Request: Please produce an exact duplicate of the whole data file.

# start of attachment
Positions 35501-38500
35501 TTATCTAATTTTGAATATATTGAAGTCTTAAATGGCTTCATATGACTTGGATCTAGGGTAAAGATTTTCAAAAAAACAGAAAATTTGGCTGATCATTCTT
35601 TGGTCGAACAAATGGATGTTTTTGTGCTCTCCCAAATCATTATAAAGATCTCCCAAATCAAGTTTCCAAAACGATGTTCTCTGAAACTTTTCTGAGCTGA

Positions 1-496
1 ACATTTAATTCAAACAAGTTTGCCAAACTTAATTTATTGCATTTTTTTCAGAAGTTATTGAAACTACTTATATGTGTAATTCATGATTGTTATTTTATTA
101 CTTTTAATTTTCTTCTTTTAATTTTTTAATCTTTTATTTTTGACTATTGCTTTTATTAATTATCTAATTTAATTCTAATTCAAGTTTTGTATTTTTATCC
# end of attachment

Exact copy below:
Positions 35501-38500
35501 TTATCTAATTTTGAATATATTGAAGTCTTAAATGGCTTCATATGACTTGGATCTAGGGTAAAGATTTTCAAAAAAACAGAAAATTTGGCTGATCATTCTT
35601 TGGTCGAACAAATGGATGTTTTTGTGCTCTCCCAAATCATTATAAAGATCTCCCAAATCAAGTTTCCAAAACGATGTTCTCTGAAACTTTTCTGAGCTGA

Positions 1-496
1 ACATTTAATTCAAACAAGTTTGCCAAACTTAATTTATTGCATTTTTTTCAGAAGTTATTGAAACTACTTATATGTGTAATTCATGATTGTTATTTTATTA
101 CTTTTAATTTTCTTCTTTTAATTTTTTAATCTTTTATTTTTGACTATTGCTTTTATTAATTATCTAATTTAATTCTAATTCAAGTTTTGTATTTTTATCC